So many of the elements of the modern X-Men are introduced here. The story sees the debut of Kitty Pryde and Dazzler, introduces Kitty and Colossus’ flirtation, and cements Cyclops as a leader of the X-Men. But it also establishes the fraught dangers of Jean Grey’s association with the Phoenix and the fallout of that bond. 

Dark Phoenix Saga is a dark, winding epic that sets the bar for other stories to follow. The repercussions of this tale are still being felt more than 40 years later, and its narrative remains as timeless as ever. 

Days of Future Past

Wolverine and Kitty Pryde from Days of Future Past
Days of Future Past introduced the dark future of the mutant race – and the uncertain prospect of changing it.

Days of Future Past presents a dark future for mutants. Sentinels patrol the streets, with locked away in internment camps. Wolverine, Kitty Pryde, and the few remaining X-Men attempt to save the world from a nuclear holocaust, all in the far-flung future of…2013. 

OK, sure, it’s dated now, but make no mistake about it. Days of Future Past tells a story of a dystopian future like no other. With their options running out, the Kitty of 2013 has her consciousness sent back to 1981, where she changes the future to save the mutant race. 

Did it work? Fans are left to interpret that for themselves. Though some sequels and prequel stories, such as Days of Future Present, have touched on this timeline, it was never actually revealed if Future Kitty’s efforts were in vain. But Days of Future Past, on its own, remains prime X-Men storytelling with a gripping narrative and some of the most iconic visuals of the franchise.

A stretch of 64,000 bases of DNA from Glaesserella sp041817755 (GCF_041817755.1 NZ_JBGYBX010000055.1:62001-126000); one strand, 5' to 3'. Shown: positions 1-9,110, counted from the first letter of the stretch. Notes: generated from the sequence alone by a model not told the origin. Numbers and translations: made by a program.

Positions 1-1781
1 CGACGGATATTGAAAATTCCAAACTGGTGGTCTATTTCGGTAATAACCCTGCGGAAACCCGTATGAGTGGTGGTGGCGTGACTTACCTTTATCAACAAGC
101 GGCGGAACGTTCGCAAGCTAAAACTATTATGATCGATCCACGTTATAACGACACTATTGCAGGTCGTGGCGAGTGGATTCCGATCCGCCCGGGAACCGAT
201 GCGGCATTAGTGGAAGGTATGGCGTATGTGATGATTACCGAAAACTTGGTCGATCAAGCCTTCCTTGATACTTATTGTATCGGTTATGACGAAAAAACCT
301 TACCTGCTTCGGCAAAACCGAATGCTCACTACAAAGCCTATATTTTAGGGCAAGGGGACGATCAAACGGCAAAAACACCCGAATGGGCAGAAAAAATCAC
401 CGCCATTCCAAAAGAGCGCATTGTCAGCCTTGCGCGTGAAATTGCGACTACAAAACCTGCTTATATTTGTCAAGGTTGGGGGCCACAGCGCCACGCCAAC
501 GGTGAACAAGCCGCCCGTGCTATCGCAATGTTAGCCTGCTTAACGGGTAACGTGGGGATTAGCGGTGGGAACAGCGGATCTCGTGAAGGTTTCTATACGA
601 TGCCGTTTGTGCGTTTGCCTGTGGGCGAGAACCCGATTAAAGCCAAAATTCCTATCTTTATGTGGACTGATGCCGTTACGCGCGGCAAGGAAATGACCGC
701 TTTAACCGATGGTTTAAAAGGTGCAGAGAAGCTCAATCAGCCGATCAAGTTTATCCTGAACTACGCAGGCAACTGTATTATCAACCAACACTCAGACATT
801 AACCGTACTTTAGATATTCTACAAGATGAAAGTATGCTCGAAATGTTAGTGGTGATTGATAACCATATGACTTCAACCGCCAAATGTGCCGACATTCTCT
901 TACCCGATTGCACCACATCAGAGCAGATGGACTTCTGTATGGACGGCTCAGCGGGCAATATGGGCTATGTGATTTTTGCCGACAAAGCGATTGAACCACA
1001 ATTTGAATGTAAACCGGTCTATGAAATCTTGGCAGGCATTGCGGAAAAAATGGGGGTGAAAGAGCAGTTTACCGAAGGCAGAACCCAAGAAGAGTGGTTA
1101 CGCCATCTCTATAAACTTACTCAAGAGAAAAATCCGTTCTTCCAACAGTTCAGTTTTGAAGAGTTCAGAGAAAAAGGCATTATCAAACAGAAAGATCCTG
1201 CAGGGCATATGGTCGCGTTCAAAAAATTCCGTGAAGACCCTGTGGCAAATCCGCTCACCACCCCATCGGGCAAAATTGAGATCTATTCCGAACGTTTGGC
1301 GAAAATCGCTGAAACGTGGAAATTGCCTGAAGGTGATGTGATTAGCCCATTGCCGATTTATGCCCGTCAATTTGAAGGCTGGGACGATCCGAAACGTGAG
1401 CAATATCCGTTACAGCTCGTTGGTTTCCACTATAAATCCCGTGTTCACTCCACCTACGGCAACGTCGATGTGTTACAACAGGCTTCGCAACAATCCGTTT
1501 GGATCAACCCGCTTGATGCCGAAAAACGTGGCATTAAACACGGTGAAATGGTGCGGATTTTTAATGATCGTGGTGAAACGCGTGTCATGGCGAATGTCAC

God Loves, Man Kills

X-Men: God Loves, Man Kills cover art
In God Loves, Man Kills, the X-Men are challenged by a televangelist spurring the public to lash out against mutants.

As tensions between humans and mutants reach an all-time high, the X-Men face their most challenging threat. William Stryker is a charismatic televangelist who is preaching about the evils of mutants. He’s also funding an army of assassins, the Purifiers, who aspire to kill all mutants. 

Originally published in the Marvel Graphic Novel collection, God Loves, Man Kills is a grim tale. Its opening pages show the Purifiers at work executing mutant children, and much of its subject matter revolves around the heady subject matter of mutant rights versus the misinterpreted word of god. 

God Loves, Man Kills is long heralded as one of the most important X-Men stories of its time, but its relevance has sadly not diminished over the years. This is an important tale in the lore of the X-Men and perhaps the strongest example of the hate and prejudice the team stands against.